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People who live in the forest – modern hermits and escapists

Posted on August 16 2019

Away from the family, away from every luxury, away from civilization – people who decide to live in the great outdoors and spend their time in the forest – the forest people!

Menschen im Wald

We from NIKIN know that trees and forests are essential for life on earth – that's why we actively support the reforestation of forests worldwide. Since the emergence of mankind, more and more civilization has developed – societies and systems have emerged that function better or worse. Those that work better often have a serious effect on the health of people and nature. Even today, there are still indigenous people who have not modernised, are happy with it and live in nature. Therefore it is not surprising that more and more people leave our society and start a new life far away from civilization. But who are the people who live in the forest?

Why do people choose to retreat into nature?

There are many reasons why people retreat into the forest. One thing in advance, it is actually forbidden. For safety reasons, among others. Nevertheless, modern "forest people" are often allowed to stay in the forest. Because many of them are harmless. They retreat gradually and voluntarily, for example because they initially live professionally in and with the forest and gradually reduce their contacts with "civilization". Others see themselves as "guardians of the forest", want to make themselves useful, dispose of waste and simply be left alone. Quite a few forest dwellers have gone through psychological or social problem phases in the course of their lives and chosen the forest as a place of retreat.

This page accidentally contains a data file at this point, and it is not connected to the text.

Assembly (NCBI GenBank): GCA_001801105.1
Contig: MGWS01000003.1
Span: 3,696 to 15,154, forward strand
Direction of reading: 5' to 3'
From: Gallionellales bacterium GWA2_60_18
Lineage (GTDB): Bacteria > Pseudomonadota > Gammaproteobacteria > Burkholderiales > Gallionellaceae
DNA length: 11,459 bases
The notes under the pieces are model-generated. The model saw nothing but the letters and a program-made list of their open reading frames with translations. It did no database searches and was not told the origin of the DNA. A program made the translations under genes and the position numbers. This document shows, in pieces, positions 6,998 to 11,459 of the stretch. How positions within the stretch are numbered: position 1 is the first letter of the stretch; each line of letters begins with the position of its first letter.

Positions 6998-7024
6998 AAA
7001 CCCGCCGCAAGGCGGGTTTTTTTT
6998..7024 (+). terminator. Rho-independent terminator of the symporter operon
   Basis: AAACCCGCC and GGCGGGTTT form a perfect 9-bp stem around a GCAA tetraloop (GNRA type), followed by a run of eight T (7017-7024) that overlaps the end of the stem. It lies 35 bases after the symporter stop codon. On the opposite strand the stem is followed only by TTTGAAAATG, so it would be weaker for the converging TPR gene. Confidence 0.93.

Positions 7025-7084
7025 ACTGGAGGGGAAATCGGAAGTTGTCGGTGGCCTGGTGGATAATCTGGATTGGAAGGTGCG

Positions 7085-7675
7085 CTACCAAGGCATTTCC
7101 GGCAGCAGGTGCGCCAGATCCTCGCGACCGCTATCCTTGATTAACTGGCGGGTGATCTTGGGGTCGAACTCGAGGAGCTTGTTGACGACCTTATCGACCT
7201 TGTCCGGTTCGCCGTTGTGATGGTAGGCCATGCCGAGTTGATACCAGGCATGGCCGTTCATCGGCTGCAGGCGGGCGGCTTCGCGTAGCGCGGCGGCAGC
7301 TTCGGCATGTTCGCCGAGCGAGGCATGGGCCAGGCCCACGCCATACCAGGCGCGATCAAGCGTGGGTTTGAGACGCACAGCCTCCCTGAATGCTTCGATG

Only very few can be described as conscious dropouts who suddenly turn their backs on civilization. And they often don't stay long – while the more well-known forest dwellers in Switzerland can often live undisturbed for decades and are tolerated to a certain extent.

It should also be mentioned here that there are of course people who live in the forest to hide themselves there: there are also so-called "crime tourists" who are just passing through and want to attract as little attention as possible.

A life in the forest – a romantic ideal?

How healthy or hard life is in the forest depends on the individual case. Frugal hermits sometimes manage without the advantages of civilization. Others are resourceful, work up their own wind and solar energy supply and even have a telephone connection. It's all a question of attitude. Whoever lives and survives for decades in the forest is usually quite healthy. Because everyday life brings with it a lot of often strenuous physical work, as well as a great deal of consumerism. This can even do you good, especially when it comes to nutrition. And here one can state: only the hard ones come into the forest. Those who do not adapt well to life in the manner of their ancestors and take care of themselves will either quickly give in or even become seriously ill. Because life outdoors is not a walk in the park, nor is it a romantic commune.

How healthy is the distance to civilization?

The way of life and everyday life of modern forest dwellers are very different. Some of them go or have gone into normal activities. The cultivation of fruits and vegetables for their daily needs alone takes up a lot of time, as does the collection of wood for their own needs in many cases.

Life in the forest does not exclude contact with civilization

Many "forest dwellers" are not hermits at all – like the Swiss "Diesel-Sepp", who used to drink his beer in the nearby village. And many forest dwellers have telephone and internet access, but all in the forest solitude. Others, on the other hand, want to turn their backs on civilization and not even claim social benefits, like the group of forest dwellers who left Bern (Switzerland) just a few minutes by car.

So the ways of life are as different as the "forest people" themselves – but one can assume that by no means everyone who retreats temporarily or forever under the trees is known. Who knows how many people live in the forest today and consistently avoid contact with civilisation? 


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